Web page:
Git basic commands

To view the git config settings

1) git config –list
2) git config user.name

Initializing a git repository and adding files
git init
git add .
git commit -m “comments”

Git pushing changes to an existing repository:
git remote add origin URL_OF_GIT_REPOSITORY
git push -u origin master

git log
git pull –rebase
git stash
git status

 

git discard all local changes/commits and pull from upstream

git reset --hard origin/master

git pull origin master

 

Tutorial : http://rogerdudler.github.io/git-guide/, http://kbroman.org/github_tutorial/pages/fork.html

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Working between fork and upstream repository

Merging changes from upstream repository to fork repository:

1) Configure a remote that points to the upstream repository in Git.

i) Open Git Bash.

ii) List the current configured remote repository for your fork.

git remote -v
origin  https://github.com/YOUR_USERNAME/YOUR_FORK.git (fetch)
origin  https://github.com/YOUR_USERNAME/YOUR_FORK.git (push)

iii) Specify a new remote upstream repository that will be synced with the fork.

git remote add upstream https://github.com/ORIGINAL_OWNER/ORIGINAL_REPOSITORY.git

iv) Verify the new upstream repository you've specified for your fork.

git remote -v
origin https://github.com/YOUR_USERNAME/YOUR_FORK.git (fetch)
origin https://github.com/YOUR_USERNAME/YOUR_FORK.git (push)
upstream  https://github.com/ORIGINAL_OWNER/ORIGINAL_REPOSITORY.git (fetch)
upstream  https://github.com/ORIGINAL_OWNER/ORIGINAL_REPOSITORY.git (push)

2) Sync a fork

i) Change the current working directory to your local project.

ii) Fetch the branches and their respective commits from the upstream repository. Commits to master will be stored in a local branch, upstream/master.

git fetch upstream
remote: Counting objects: 75, done.
remote: Compressing objects: 100% (53/53), done.
remote: Total 62 (delta 27), reused 44 (delta 9)
Unpacking objects: 100% (62/62), done.
From https://github.com/ORIGINAL_OWNER/ORIGINAL_REPOSITORY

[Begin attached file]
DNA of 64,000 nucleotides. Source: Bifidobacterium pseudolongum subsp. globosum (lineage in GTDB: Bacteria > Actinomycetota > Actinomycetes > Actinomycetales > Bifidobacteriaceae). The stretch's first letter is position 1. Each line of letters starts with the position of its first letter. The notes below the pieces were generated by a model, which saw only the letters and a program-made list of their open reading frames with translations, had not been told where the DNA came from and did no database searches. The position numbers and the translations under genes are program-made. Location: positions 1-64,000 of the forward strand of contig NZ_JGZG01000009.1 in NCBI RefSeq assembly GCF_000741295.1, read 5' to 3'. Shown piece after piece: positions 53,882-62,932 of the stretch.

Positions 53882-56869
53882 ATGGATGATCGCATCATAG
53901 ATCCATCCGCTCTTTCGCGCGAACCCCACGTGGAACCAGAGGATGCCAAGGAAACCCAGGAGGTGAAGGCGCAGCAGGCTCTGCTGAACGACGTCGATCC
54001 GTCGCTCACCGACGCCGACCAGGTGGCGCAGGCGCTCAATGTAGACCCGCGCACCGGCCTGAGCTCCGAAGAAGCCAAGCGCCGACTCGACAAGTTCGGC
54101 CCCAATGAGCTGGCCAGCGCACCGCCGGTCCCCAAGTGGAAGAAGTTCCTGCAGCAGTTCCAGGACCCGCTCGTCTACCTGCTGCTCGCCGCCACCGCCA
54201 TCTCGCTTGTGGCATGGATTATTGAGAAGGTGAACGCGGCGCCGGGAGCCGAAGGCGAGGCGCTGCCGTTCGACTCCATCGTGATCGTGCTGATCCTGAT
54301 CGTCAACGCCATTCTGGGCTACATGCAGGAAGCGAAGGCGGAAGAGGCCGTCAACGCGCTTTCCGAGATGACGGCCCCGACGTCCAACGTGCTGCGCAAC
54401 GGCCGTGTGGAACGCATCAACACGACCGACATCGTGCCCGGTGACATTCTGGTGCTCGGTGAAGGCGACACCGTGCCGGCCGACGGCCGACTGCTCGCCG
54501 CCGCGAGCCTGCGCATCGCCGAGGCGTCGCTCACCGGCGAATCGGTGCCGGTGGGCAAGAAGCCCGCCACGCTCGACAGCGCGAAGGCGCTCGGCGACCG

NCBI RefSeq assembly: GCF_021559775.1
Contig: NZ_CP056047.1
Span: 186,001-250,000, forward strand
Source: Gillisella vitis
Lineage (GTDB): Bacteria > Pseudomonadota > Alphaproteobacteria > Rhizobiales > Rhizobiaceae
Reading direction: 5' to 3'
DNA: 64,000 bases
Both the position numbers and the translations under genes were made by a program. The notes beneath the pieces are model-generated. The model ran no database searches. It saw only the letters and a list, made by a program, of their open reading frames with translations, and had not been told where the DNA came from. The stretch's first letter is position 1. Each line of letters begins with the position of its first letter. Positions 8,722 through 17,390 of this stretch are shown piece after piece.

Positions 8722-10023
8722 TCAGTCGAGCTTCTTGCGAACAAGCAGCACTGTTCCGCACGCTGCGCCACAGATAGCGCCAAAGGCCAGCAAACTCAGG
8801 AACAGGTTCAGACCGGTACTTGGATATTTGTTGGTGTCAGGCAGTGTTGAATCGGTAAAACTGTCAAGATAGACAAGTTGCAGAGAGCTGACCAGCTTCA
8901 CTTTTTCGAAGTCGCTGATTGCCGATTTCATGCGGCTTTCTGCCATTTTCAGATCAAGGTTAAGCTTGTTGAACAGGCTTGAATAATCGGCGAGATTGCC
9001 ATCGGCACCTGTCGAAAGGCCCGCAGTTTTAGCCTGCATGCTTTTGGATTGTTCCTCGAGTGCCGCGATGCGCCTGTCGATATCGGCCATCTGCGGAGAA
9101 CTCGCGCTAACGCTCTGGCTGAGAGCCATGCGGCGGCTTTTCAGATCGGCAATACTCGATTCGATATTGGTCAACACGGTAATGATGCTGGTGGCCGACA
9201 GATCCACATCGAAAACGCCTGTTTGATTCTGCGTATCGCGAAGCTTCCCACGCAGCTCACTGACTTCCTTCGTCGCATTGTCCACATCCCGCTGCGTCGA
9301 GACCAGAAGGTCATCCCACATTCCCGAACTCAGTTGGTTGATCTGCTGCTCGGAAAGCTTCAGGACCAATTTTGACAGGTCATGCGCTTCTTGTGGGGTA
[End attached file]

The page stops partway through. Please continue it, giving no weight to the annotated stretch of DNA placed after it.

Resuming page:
* [new branch]      master     -> upstream/master

iii) Check out your fork's local master branch.

git checkout master
Switched to branch 'master'

iv) Merge the changes from upstream/master into your local master branch. This brings your fork's master branch into sync with the upstream repository, without losing your local changes.

git merge upstream/master
Updating a422352..5fdff0f
Fast-forward
 README                    |    9 -------
 README.md                 |    7 ++++++
 2 files changed, 7 insertions(+), 9 deletions(-)
 delete mode 100644 README
 create mode 100644 README.md

If your local branch didn't have any unique commits, Git will instead perform a "fast-forward":

git merge upstream/master
Updating 34e91da..16c56ad
Fast-forward
 README.md                 |    5 +++--
 1 file changed, 3 insertions(+), 2 deletions(-)

3) Push the Git changes to your git repository

git push

 

Post to refer for above steps: https://help.github.com/articles/syncing-a-fork/, https://help.github.com/articles/configuring-a-remote-for-a-fork/

 

 

 

 

https://help.github.com/categories/collaborating-on-projects-using-issues-and-pull-requests/

https://help.github.com/articles/configuring-a-remote-for-a-fork/

Git Getting Started

Configure the configuration file for git:

git config --global user.name "YOUR NAME"
git config --global user.email "YOUR EMAIL ADDRESS"

I am currently working with my github account and we can work with over HTTPS or SSH.

For connecting over SSH we need to generate ssh keys:
I have been working with windows cmd but it doesn’t support ssh-keygen so I would be switching to git bash.

ssh-keygen -t rsa -b 4096 -C "your_email@example.com"
# Creates a new ssh key, using the provided email as a label
Generating public/private rsa key pair.

When you're prompted to "Enter a file in which to save the key," press Enter. This accepts the default file location.
Enter a file in which to save the key (/Users/you/.ssh/id_rsa): [Press enter]

At the prompt, type a secure passphrase. For more information, see "Working with SSH key passphrases".

Enter passphrase (empty for no passphrase): [Type a passphrase]
Enter same passphrase again: [Type passphrase again]

 

So after following the above steps we would have generated the keys to be used to connect over SSH. Now we need to add the keys to our account.

Private key needs to be added to the ssh agent.

If you are using Git Bash, turn on ssh-agent:
# start the ssh-agent in the background
eval "$(ssh-agent -s)"
Agent pid 59566

If you are using another terminal prompt, such as Git for Windows, turn on ssh-agent:
# start the ssh-agent in the background
eval $(ssh-agent -s)
Agent pid 59566

Add the ssh key to the ssh-agent
$ ssh-add ~/.ssh/id_rsa

 

Public key needs to be added to the github account

# Copies the contents of the id_rsa.pub file to your clipboard
$ clip < ~/.ssh/id_rsa.pub

Add the public key to the github account.
Github -> Settings -> SSH & GPG keys -> New SSH key -> Fill name of key -> Paste key -> Click Add key  

 

Test the Github connection

ssh -T git@github.com
# Attempts to ssh to GitHub

If you see your username everything is fine and running

Github post for the above process of connecting over ssh.

Connecting over https we just don’t need to do much, we might have to configure proxy with git config –http.proxy

Some interesting post about git which I have come across Post-1